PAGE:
Investment firm Apollo Global Management can walk away from its agreed $2.6bn acquisition of Bermudian (re)insurer Aspen Insurance Holdings if the Bermudian (re)insurer is downgraded by either AM Best or S&P rating agency before the transaction completes, Aspen’s 8-K filing today confirms.
Another critical material adverse development condition is that Aspen’s net cat losses between 1 July 2018 and 31 January 2019 must not exceed $350mn, according to the 154 page SEC filing today (28 August 2018).
If either party walks away before the deal completes without a trigger event then Aspen must pay a break away fee of $82.935mn while Apollo must pay $165.87mn.
A condition of the transaction is that Aspen’s A (excellent) financial strength rating and S&P A (strong) rating are in place – or higher – as at the closing date.
The filing also reveals that the two companies have negotiated a 31 May 2019 latest date for closure but this can be extended to 31 July 2019.
Aspen’s net cat loss maximum limit of $350mn is substantially lower than its 2017 cat loss bill of $561.9mn which dragged the company to a heavy $266.4mn loss last year, the equivalent of a combined ratio of 125.7 percent.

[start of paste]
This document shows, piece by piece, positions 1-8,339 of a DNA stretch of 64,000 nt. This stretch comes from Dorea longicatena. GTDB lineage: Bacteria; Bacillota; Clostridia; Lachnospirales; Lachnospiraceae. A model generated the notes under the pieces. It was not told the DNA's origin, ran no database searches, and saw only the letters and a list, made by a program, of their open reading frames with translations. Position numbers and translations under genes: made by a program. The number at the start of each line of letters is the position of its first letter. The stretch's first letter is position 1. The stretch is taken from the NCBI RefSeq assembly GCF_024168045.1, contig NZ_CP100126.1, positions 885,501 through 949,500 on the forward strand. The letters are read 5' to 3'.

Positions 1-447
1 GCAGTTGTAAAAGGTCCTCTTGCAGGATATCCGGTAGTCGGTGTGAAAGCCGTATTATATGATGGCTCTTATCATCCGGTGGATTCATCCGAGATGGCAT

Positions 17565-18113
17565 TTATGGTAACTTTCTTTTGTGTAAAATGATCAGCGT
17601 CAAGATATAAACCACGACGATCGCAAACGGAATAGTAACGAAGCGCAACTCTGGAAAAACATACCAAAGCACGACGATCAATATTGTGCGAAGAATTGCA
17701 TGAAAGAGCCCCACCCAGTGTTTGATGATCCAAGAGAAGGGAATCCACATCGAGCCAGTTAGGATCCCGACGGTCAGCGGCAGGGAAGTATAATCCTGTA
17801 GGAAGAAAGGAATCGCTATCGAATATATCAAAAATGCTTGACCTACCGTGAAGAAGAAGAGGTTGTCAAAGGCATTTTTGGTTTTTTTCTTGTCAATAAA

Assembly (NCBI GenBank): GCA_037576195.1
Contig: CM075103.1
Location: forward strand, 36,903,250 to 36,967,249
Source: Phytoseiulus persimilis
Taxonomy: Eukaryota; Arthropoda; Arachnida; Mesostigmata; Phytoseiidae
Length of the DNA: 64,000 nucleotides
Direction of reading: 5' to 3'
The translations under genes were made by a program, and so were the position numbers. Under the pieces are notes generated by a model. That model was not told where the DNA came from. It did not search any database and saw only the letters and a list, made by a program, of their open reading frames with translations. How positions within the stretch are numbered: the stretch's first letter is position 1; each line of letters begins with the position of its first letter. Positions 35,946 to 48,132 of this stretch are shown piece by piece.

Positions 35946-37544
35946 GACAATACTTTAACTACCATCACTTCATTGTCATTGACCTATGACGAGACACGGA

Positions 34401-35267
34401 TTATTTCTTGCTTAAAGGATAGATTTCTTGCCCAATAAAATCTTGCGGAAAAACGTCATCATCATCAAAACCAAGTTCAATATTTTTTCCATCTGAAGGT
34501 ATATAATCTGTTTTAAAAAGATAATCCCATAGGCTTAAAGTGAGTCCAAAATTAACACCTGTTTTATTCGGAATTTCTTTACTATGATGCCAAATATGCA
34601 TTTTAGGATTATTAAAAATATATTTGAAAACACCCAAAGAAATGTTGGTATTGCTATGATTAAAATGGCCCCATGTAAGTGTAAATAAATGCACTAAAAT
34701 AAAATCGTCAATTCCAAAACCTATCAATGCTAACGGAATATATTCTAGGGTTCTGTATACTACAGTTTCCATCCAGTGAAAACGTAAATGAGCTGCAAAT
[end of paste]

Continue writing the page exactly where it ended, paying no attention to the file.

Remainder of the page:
Since then, the firm has undertaken a major de-risking of its loss exposures which includes cutting back on some gross lines and buying significantly more reinsurance which significantly reduce the prospect of net losses reaching the total even if there was another extraordinary loss year.
In the second quarter of 2017, for example, Aspen ceded $243.4mn to its reinsurers but a year on that had increased sharply to $367.8mn.
It also bought a $125mn adverse development cover to protect against deteriorations on its prior year book.
Aspen and Apollo announced the transaction today after a sale process was begun earlier this year managed by Goldman Sachs and JP Morgan.